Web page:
Covid impact: Large steel mills return to near normal production levels in May
After an unprecedented fall in domestic steel production in April due to one of the most stringent lockdowns in the world, large Indian steel manufacturers revived production to normal through May. Preliminary production numbers from two large firms, JSW Steel and Jindal Steel and Power (JSPL), and industry estimates for others suggest that average capacity utilisation has improved to nearly 75% level in May, backed by renewed domestic demand.
Companies continue to export the bulk of their production while selling at a discount in the domestic market, keeping their profit margins under pressure this quarter even as they try to boost sales.
JSW Steel ramped up its capacity utilisation in May to an average of 83%, recovering from the 38% average utilisation of April. Crude steel production in May was at 12.48 lakh tonnes, showing growth of 122% over April, but lower than the 14.53 lakh tonnes it reported in May 2019. The bulk of this month’s production came from flat steel products, accounting for 9.05 lakh tonnes.
Meanwhile, JSPL, which bucked the industry downtrend in April, continued to outperform in May. It recorded its highest ever standalone steel sales of 6.4 lakh tonnes in May, growing 28% as compared to sales of 5 lakh tonnes in the same month a year ago. For JSPL too, exports have kept the mills running. Out of the 6.4 lakh tonnes, 4.01 lakh tonnes were export sales. Consolidated steel sales stood at 7.97 lakh tonnes, growing 26% year-on-year.
The other large steel players in India had marginally less stellar performance in May, but have recovered from a dismal April nonetheless. Steel Authority of India (SAIL), the largest public sector producer, operated at 55% levels, even as it struggled to offload nearly 2 million tonnes of an inventory backlog by boosting export sales and forging new relationships with customers abroad.
Tata Steel, according to a senior company official, is operating at levels of between 65% and 70% currently in India, even as it is in talks with the UK government for financial support to continue operations at its high-cost Port Talbot steel mills. ArcelorMittal Nippon Steel India (AM/NS India) is also operating at near full capacity after a production cut in April and early May.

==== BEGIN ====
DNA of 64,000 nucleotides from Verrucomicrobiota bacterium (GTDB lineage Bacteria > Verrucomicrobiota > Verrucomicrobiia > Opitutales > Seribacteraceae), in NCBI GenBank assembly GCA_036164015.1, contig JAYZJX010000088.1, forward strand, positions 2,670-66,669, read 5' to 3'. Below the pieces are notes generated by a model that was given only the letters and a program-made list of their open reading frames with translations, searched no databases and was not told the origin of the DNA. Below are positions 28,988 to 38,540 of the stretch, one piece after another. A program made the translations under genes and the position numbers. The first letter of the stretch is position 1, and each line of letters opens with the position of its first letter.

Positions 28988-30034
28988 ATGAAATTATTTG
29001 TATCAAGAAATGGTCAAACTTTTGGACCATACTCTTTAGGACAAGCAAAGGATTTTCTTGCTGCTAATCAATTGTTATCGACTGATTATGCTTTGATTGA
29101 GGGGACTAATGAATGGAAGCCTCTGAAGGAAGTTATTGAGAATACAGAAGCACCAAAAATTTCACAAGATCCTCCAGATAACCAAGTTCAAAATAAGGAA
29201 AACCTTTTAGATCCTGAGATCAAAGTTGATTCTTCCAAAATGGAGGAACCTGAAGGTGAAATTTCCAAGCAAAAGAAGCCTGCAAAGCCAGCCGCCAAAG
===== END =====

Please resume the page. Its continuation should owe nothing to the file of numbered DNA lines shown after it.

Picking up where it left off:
These large producers account for nearly 75 million tonnes (mt) of India’s installed steel capacity of 140 million tonnes per annum.
In a recent interview with Mint, MVS Seshagiri Rao, Joint MD and Group CFO, JSW Steel, substantiated this recovery, saying: “Indian steel demand in May improved by 25-30%. By the time the problems of labour, liquidity and logistics are corrected – which I believe will happen only in the second half of this year – until then shortfalls in domestic recovery will be offset by higher exports. We are selling whatever domestic demand can absorb and the rest is for exports. I would say that our exports have gone up to 50% of production.”
“Domestic demand is slowly coming back,” Anil Kumar Chaudhary, Chairman, SAIL, told Mint. “We’re seeing some construction projects start again in some states such as Telangana. They’ve started booking demand for steel and cement. Many auto companies like Hyundai, Maruti have started production. We are also supplying 1-1.5 lakh tonnes of steel to railways every month and these despatches happened through the lockdown.”
However, steel prices have remained subdued, both locally and internationally, keeping profit margins under pressure even as industry ramps up production. Domestic prices of hot rolled coils, the industry standard for price comparison on basic steel products, fell by ₹300/tonne in the first week of June. Manufacturers are compensating for the weak demand and prices by exporting more than two-thirds of their production.
A June 4 note by Edelweiss Institutional Securities says that “against a normal level of 15–20%, exports have gone up to 65–70% in the sales mix. As export prices are at a 14% discount to domestic prices, we believe margins of steel companies would come under pressure. Furthermore, our channel checks indicate that steel companies may offer a discount of up to ₹1,500/tonne on flat products and ₹1,000/tonne on long products in the domestic market to boost sales volume. This might further dent margins.”
Despite the fall in prices, production bouncing back points to signs of a broader economic revival. Mint had reported in April that the domestic steel industry was reeling under the side-effects of an extended national lockdown and a near complete disappearance of demand. Several key blast furnaces had been shut, mimicking the near total shutdown of the Indian economy. India’s crude steel production fell by a record 69.5% y-o-y in April, with all of the country’s manufacturers producing only 2.8mt on steel in the first full month of the lockdown, reflecting a 91% contraction.